General Rural Stigma Reduction — 13 March 2019
Antidepressant medication
Photo: Buying medication to treat mental illness can carry a sense of shame for some regional Australians. (ABC News: Nic MacBean)

A new awareness of the impacts of ‘pill shaming’, which can prevent people from purchasing medication to help treat their mental illness, has emerged in online forums.

The movement has been shared across various social media and blogging sites, with individuals using #PillShaming to open up about their own experiences, or to encourage others to drop the stigma around mental illness and taking medication.

Confidentiality concerns
Photo: Some patients feel uncomfortable purchasing medications that treat mental illnesses. (Reuters: Darren Staples)

The campaign has been discussed internationally, with one blogging site’s video attracting around 15 million views.

In 2017, The National Rural Health Alliance (NRHA) identified that around 20 per cent of people Australia-wide experience mental illness.

However, rates of suicide and self-harm increased for people living more remotely.

Royal Australian and New Zealand College of Psychiatrists (RANZCP) president Kym Jenkins said that anecdotally the amount of medication being prescribed to regional Australians to help treat or manage an individual’s mental illness had increased.

Despite this, some professionals working in the mental health space have said a negative stigma in regional Australia had caused people to feel embarrassed about accessing medication.

Dr Jenkins said continued efforts to reduce negative perceptions of mental illness must be made and if more locals were to share their personal stories, the stigma could be reduced.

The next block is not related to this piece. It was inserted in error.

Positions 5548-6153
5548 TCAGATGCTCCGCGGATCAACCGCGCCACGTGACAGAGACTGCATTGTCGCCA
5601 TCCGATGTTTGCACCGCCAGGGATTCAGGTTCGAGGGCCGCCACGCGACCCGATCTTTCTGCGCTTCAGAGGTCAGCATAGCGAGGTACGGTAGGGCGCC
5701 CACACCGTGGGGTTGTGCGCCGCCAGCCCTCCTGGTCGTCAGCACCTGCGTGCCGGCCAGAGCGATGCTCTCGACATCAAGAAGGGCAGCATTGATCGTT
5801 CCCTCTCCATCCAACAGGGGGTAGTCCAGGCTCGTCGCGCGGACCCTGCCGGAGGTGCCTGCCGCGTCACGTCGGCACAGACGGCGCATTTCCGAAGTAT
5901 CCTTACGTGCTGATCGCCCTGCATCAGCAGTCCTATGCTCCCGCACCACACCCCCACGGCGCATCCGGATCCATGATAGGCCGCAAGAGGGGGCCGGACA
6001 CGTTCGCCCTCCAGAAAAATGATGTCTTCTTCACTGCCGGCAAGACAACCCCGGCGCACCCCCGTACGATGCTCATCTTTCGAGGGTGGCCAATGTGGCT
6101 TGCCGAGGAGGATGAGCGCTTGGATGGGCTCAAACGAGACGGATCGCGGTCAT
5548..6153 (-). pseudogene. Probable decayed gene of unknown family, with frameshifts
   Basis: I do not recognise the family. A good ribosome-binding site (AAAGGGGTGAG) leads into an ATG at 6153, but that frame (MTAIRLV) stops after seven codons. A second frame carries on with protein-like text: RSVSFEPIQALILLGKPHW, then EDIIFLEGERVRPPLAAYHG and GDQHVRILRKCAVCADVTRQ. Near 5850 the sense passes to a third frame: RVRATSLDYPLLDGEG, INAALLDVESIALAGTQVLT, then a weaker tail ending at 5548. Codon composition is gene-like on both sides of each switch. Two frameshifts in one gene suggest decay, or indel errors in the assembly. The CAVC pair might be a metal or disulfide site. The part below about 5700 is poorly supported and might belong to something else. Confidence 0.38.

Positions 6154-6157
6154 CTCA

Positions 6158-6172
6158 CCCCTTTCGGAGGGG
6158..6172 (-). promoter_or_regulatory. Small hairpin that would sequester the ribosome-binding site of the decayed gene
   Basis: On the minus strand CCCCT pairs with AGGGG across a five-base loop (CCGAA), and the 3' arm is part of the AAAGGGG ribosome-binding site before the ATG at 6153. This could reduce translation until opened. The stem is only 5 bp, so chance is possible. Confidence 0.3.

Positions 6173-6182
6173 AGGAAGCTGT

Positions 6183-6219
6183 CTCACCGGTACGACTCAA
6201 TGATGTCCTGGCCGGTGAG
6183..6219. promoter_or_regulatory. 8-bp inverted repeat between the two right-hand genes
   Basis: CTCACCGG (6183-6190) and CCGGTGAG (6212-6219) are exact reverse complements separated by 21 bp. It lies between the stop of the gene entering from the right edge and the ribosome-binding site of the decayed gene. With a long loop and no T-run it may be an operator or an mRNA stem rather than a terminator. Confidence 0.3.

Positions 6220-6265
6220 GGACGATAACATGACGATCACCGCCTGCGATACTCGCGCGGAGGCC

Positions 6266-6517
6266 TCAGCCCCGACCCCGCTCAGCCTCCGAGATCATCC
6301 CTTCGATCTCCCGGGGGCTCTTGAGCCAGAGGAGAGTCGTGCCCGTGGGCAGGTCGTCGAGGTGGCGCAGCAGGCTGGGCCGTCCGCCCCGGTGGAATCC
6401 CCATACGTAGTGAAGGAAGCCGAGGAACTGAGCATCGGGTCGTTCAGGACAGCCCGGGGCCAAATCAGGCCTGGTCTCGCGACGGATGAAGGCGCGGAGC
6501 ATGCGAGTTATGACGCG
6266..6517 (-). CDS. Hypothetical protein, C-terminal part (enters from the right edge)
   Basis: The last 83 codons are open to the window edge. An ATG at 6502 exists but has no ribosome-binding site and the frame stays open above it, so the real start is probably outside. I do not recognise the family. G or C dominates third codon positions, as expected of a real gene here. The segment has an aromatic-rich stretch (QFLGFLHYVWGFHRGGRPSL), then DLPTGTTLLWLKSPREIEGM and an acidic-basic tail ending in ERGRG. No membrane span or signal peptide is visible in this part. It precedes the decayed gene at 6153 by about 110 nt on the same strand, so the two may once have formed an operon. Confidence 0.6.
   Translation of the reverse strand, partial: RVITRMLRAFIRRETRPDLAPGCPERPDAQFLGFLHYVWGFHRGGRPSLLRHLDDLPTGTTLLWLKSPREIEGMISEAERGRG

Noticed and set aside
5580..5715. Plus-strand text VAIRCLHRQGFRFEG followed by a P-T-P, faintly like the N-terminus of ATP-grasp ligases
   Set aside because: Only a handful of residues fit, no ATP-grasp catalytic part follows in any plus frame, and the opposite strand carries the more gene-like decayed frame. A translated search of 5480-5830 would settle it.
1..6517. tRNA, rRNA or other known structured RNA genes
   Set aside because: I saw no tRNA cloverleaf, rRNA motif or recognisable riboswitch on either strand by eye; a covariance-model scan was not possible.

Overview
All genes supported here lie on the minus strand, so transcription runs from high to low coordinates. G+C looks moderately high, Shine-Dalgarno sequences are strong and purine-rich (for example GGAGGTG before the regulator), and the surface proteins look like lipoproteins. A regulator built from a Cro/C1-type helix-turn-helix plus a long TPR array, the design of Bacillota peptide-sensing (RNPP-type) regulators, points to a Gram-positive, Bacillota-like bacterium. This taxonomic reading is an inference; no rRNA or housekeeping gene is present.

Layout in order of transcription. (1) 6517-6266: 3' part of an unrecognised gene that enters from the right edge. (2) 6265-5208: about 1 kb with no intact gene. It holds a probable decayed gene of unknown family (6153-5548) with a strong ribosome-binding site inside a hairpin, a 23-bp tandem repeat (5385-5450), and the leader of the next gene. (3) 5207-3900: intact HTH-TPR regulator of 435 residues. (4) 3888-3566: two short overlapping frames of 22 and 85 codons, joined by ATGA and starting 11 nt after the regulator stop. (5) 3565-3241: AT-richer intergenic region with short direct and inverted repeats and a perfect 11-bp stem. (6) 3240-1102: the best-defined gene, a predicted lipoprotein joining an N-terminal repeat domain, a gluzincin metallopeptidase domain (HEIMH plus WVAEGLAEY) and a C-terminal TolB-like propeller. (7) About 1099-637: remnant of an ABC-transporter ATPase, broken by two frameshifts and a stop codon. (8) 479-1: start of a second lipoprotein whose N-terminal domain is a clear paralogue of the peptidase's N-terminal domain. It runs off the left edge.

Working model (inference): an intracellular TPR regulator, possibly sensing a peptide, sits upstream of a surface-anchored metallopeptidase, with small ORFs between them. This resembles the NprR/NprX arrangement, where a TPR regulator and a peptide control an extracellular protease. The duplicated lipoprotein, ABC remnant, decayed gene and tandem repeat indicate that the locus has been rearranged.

“We don’t have much in the way of role models or stories coming out from people who are living rurally and remotely,” she said.

“[People opening up and] saying, ‘I’ve had this mental illness, I got it treated, I feel better now and feel that I’m a contributing member of society again’ [would be positive].

“We don’t have many … people modelling how to get treatment for mental illness and how effective that treatment can be.”

Fear of knowing chemist staff

South Australian psychiatrist Ken Fielke, who specialises in rural patient care, said a significant number of people were not taking the medication that had been recommended, as patients felt uncomfortable about purchasing medication from their local pharmacy.

“I go to a range of different towns across the state — they are fish bowls — and people are really concerned about their privacy and confidentiality,” Dr Fielke said.

“In some respects, it’s great to be in a rural community where you’ve got networks and people that support you, but in [others], you also want confidentiality and privacy and with mental health issues that is often the case.

“[This is something] we wouldn’t think about with some other conditions that you go the pharmacy and get your script filled for.”

Dr Kym Jenkins said anecdotal evidence suggested that this issue was not limited to just regional SA and was an experience noted in many other regional areas nationwide.

Taking medication ‘somehow’ viewed as a weakness

Melbourne woman and ‘A Path To Follow’ founder, Kirstie Edwards, has lived with mental illness for most of her life, starting treatment about 15 years ago.

woman sitting in front of green bushes
Photo: Mental health advocate Kirstie Edwards has overcome mental illness and is sharing her experiences to help others. (Supplied: Kirstie Edwards)